Latest practice in downward TP adjustments

Downward TP adjustment is aimed at bringing the company's excess profits, beyond what is compliant with the arm's-length principle, into a reasonable range.

Some companies have historically used alternative methods (such as through non-trade outbound payments) or applied for formal customs declarations (e.g., requesting customs authorities to issue a pro forma declaration to increase the price of imported goods and pay the additional duties accordingly) to achieve profit reduction and facilitate outbound remittances. However, these methods have increasingly drawn high scrutiny from tax and customs authorities, with regulatory approaches becoming more stringent in recent years.

Considering the complexities of dealing with issues in taxation, customs, and foreign exchange, many companies prefer to enhance tax certainty and effectively manage their TP outcomes by engaging in advance pricing arrangements with tax authorities. This approach allows for the proper bilateral adjustment of TP profits when necessary, facilitating corresponding foreign exchange transactions. KPMG has observed a noticeable increase in the number of companies seeking such arrangements in recent years.

Considerations for Chinese ‘going out’ enterprises

For Chinese enterprises making outbound investments (Chinese ‘going out’ enterprises), the taxation and TP management in the destination of outbound investments often pose significant challenges. Overseas subsidiaries typically handle simple distribution or production functions, while strategic decisions and key intangible assets are controlled and held by the Chinese headquarters. Therefore, there may be a need for year-end TP adjustments to increase or decrease profits to align with local TP regulations.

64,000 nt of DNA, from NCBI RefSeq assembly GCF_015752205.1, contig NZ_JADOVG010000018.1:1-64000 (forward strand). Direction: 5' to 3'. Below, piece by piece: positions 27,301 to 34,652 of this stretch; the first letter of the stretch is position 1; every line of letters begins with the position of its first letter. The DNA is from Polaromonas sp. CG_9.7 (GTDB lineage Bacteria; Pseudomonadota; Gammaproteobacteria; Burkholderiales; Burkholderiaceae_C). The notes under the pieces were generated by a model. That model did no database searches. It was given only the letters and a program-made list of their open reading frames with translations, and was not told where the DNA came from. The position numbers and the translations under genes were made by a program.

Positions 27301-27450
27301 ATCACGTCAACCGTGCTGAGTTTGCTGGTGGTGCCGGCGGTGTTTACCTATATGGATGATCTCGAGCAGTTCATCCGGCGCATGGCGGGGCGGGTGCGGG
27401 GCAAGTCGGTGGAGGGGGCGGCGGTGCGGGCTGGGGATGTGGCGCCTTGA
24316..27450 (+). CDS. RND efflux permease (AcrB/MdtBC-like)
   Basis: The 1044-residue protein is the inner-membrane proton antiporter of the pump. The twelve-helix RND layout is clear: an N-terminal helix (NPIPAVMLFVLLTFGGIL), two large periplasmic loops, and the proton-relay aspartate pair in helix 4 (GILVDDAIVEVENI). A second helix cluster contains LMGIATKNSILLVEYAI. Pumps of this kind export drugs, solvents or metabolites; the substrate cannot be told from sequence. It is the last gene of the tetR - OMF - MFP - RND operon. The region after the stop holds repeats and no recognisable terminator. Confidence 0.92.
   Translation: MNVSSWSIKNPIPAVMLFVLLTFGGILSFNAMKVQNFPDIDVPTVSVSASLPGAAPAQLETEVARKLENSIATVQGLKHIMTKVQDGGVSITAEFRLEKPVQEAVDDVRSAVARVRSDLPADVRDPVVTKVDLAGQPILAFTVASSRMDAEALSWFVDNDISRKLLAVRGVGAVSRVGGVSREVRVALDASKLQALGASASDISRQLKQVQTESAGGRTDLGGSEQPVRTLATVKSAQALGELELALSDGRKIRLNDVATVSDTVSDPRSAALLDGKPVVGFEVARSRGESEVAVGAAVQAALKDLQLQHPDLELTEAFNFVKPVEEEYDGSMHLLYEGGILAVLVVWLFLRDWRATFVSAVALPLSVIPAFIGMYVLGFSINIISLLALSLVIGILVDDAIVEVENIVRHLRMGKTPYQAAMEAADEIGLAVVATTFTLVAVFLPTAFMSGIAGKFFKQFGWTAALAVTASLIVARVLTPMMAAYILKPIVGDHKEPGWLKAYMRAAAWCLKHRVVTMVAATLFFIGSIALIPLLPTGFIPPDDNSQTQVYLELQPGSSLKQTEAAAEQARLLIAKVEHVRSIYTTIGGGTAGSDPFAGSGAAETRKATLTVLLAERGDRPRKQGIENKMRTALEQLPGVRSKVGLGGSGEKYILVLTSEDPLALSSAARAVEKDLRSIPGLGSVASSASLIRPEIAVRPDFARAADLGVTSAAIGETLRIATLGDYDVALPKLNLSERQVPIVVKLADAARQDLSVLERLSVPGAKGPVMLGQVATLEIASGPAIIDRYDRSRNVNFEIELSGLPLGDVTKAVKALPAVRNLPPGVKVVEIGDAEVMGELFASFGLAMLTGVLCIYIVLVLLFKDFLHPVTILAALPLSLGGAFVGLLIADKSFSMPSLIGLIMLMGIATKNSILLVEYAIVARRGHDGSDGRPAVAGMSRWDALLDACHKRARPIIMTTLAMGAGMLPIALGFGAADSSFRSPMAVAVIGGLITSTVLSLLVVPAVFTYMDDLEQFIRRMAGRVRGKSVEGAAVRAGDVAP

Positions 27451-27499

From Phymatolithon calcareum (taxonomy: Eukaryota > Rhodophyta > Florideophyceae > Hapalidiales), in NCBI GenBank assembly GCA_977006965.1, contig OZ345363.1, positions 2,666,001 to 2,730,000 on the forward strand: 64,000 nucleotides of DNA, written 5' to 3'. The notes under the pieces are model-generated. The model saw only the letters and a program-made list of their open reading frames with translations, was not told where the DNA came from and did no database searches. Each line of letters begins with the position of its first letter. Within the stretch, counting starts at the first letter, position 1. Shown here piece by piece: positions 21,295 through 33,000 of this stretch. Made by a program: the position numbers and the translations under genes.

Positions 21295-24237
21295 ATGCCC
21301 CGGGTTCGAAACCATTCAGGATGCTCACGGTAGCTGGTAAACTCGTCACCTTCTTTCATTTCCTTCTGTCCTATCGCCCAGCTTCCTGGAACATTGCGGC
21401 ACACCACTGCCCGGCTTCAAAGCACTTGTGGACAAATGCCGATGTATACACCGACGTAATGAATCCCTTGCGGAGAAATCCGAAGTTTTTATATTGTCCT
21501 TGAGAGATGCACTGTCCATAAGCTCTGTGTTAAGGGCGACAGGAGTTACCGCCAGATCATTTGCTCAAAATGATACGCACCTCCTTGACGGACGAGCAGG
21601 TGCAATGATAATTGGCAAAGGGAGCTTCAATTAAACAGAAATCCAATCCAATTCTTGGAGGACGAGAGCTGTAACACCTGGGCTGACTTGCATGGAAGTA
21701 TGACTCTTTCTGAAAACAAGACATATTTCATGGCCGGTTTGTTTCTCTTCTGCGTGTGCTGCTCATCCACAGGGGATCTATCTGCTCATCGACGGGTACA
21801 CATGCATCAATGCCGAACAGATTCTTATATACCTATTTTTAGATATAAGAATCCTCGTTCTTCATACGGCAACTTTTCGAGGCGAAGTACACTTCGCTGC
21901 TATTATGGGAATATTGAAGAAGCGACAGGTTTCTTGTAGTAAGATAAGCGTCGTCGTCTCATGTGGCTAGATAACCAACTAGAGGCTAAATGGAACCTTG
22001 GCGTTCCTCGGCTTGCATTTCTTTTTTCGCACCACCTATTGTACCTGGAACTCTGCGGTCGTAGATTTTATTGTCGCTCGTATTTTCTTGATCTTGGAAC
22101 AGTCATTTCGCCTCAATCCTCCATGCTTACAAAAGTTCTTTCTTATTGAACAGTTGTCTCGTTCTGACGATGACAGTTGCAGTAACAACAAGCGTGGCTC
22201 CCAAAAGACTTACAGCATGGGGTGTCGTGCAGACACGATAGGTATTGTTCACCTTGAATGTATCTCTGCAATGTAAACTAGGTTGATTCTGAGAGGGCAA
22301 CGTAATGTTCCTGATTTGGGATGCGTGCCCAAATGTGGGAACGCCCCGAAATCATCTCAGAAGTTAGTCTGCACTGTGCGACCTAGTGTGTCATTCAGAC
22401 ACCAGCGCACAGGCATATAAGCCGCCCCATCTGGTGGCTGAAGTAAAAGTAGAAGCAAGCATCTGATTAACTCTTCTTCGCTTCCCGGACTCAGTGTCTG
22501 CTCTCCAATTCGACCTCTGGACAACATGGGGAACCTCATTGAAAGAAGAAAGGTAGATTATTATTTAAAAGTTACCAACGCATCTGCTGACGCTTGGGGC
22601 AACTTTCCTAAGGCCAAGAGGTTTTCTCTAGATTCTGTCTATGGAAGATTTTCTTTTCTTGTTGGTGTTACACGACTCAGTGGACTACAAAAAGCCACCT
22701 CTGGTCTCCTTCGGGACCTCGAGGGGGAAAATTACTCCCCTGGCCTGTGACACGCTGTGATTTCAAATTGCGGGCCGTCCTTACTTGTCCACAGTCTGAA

Chinese going out enterprises need to consider the regulatory requirements in the jurisdictions of both parties involved in the year-end TP adjustments (i.e., domestic and overseas affiliated enterprises).

Factors such as the functional risk positioning of overseas subsidiaries and the nature of related-party transactions between both parties need to be comprehensively evaluated to formulate the implementation strategies for year-end TP adjustments. Simple approaches such as using debit or credit vouchers, or putting in place non-trade related-party transactions that lack substantive justifications cannot properly address year-end TP adjustments and may even expose companies to additional tax risks.

Given this, KPMG recommends that Chinese enterprises with such requirements need to plan ahead for year-end TP adjustments so as to address potential profit and loss fluctuations of overseas subsidiaries and respond to enquiries and examinations from overseas tax authorities.

Enterprises engaged in related-party transactions should proactively seek professional advice to develop comprehensive plans and implement effective year-end adjustment schemes. This approach helps to manage tax risks across accounting, taxation, customs, and foreign exchange management aspects, ensuring the desired payment arrangements are achieved.